Hi Lia, welcome to VENTS! How have you been?
Thanks for having me! I’ve been good…I mean – you know, things are a little overwhelming and emotional for a lot of people right now, and I’d be lying if I said I didn’t feel that way too half of the time. But considering the current climate of things, I do feel pretty lucky. I’m definitely ready to see people though, and for the country to open up again. And for us to be able to talk about police brutality and injustice in person, versus solely on social media. I think our country desperately needs human contact right now. More than ever. But, you know…aside from all that, I’ve been hanging in there!
Can you talk to us more about your latest single “Imprinted”?
This was actually the last song I wrote for the EP. I loved it the most and felt it had a lot of punch and uniqueness, so I went ahead and released it as a single first.
It’s a song about the Self vs the ego, and how underneath our egos and self-perceptions, and the reality we’ve decided to create for ourselves, there is much more to who we are. Yet we constantly live in this purely egocentric state, where we identify with our habits, past experiences, emotions, etc. We think: I feel all these things, and these things happened to me, so it must really be this way. This must be who I am. The societal messages we’re constantly being fed don’t help. That life is about accomplishments and awards and money and recognition; that the bigger the size of your house or car, or the newer the iPhone, the happier you’ll be; that your experiences and successes define you for the rest of your life and measure your worth. And so between all that we’re being fed—and years of forming our realities around habits, emotions, etc.—we write the stories of our lives, and all the potential we didn’t reach, mistaking it all as the absolute truth of who we are and what the world is. And many us go years unconsciously living our lives in this ego-clinging state, thinking things just are the way they are, and that we have no say, and we’re just completely messed up and slaves to our habits. It becomes so deeply engrained in us – in our brains and our bodies and every fiber of what we think is true.When really, we are the authors and we can decide what our life is, what it isn’t, and how we want it to be.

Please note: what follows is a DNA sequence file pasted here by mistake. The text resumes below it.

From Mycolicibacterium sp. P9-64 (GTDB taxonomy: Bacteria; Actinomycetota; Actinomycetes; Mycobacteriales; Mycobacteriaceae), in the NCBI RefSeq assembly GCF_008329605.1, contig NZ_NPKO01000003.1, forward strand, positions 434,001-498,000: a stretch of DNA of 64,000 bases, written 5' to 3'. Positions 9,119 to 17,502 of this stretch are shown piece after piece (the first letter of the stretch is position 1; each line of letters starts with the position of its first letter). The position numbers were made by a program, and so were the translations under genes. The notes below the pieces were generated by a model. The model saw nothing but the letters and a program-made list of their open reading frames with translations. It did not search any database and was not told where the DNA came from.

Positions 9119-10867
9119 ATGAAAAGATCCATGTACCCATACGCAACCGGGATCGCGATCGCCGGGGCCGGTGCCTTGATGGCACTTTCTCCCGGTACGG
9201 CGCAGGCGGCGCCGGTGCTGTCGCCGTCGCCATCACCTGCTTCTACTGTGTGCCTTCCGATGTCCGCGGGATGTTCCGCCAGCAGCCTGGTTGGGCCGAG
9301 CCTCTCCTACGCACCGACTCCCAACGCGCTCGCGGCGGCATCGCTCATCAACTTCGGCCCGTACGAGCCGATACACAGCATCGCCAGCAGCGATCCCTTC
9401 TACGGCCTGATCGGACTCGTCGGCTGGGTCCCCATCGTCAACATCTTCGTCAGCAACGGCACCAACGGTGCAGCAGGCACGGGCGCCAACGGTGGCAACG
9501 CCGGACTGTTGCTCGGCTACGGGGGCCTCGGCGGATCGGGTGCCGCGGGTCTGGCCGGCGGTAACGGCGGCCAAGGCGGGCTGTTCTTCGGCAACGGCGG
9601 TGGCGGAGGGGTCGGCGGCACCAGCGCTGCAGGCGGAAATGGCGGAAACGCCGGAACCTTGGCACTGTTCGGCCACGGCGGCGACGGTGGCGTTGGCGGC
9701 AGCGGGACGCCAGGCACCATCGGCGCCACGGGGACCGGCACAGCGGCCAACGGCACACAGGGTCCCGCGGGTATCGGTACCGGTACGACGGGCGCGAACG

Did any event in particular inspire you to write this song?
I’d say it was a mix of things. The very beginnings of it started rather unexpectedly, on my weekly Twitch live stream. I often do a bit of improvisational looping on stream – I play around with a beat, and see where it takes me in the moment. I’ve been writing a lot this way actually, without any real plan or thought. I just try to tune into the sounds and the present moment. Then, if it turns out to be something I like, I’ll go back later and form the loops and ideas into a structured song. Here’s how the song originally started: https://www.youtube.com/watch?v=3xWjEAYAa7w. I fell in love with the feel of it and knew I wanted to play with it for the final track of the EP.
So the album is all about identity and the Self, and over the past 5 years, I’ve really delved into a lot of the spiritual teachings and lectures from Pema Chodron, Ram Dass, Eckhart Tolle, Elena Brower, and others. It’s really helped me understand my own ego clinging and the things that trigger my habits, among other things. Of course, it’s a constant practice. But I realized I didn’t quite have a song yet that captured some of these teachings, about the ego and how much it drives us to cling to self-perceived identities and realities.So I knew I wanted the song to revolve around that. In fact, the speaking you hear in the background are the voices of both Ram Dass and Eckhart Tolle.
Then, I was listening to an episode of Elena Brower’s “Practice You” podcast, and she was talking with Lisa Wimberger (Founder of the NeuroSculpting Institute) about how our experiences and mental beliefs actually wire our brains and nervous systems a certain way. It was fascinating to me that these beliefs are actually stored in our bodies, and so it inspired the initial lyric in the chorus for me: “What I say is what it is – sinks on in to be imprinted in my body.” The rest of the words poured out pretty naturally after that.